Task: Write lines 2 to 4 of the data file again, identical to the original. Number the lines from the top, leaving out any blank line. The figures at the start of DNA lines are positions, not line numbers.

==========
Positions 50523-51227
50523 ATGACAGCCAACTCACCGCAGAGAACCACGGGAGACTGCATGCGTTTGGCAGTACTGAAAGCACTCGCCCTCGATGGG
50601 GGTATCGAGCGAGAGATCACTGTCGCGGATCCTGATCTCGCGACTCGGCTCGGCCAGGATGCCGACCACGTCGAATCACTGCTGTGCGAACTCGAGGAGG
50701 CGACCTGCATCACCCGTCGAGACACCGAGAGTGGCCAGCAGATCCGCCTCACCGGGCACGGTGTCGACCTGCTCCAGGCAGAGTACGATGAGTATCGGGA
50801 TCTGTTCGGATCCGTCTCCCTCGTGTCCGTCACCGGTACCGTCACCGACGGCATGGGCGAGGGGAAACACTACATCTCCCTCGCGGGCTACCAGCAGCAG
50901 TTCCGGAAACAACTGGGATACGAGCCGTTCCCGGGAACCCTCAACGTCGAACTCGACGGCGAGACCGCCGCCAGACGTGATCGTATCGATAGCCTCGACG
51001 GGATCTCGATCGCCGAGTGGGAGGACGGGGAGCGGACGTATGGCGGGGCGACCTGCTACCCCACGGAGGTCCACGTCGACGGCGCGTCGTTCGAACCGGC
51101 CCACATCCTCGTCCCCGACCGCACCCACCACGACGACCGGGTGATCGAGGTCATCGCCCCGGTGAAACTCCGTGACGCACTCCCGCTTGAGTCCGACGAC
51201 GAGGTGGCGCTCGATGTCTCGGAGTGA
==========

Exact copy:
50523 ATGACAGCCAACTCACCGCAGAGAACCACGGGAGACTGCATGCGTTTGGCAGTACTGAAAGCACTCGCCCTCGATGGG
50601 GGTATCGAGCGAGAGATCACTGTCGCGGATCCTGATCTCGCGACTCGGCTCGGCCAGGATGCCGACCACGTCGAATCACTGCTGTGCGAACTCGAGGAGG
50701 CGACCTGCATCACCCGTCGAGACACCGAGAGTGGCCAGCAGATCCGCCTCACCGGGCACGGTGTCGACCTGCTCCAGGCAGAGTACGATGAGTATCGGGA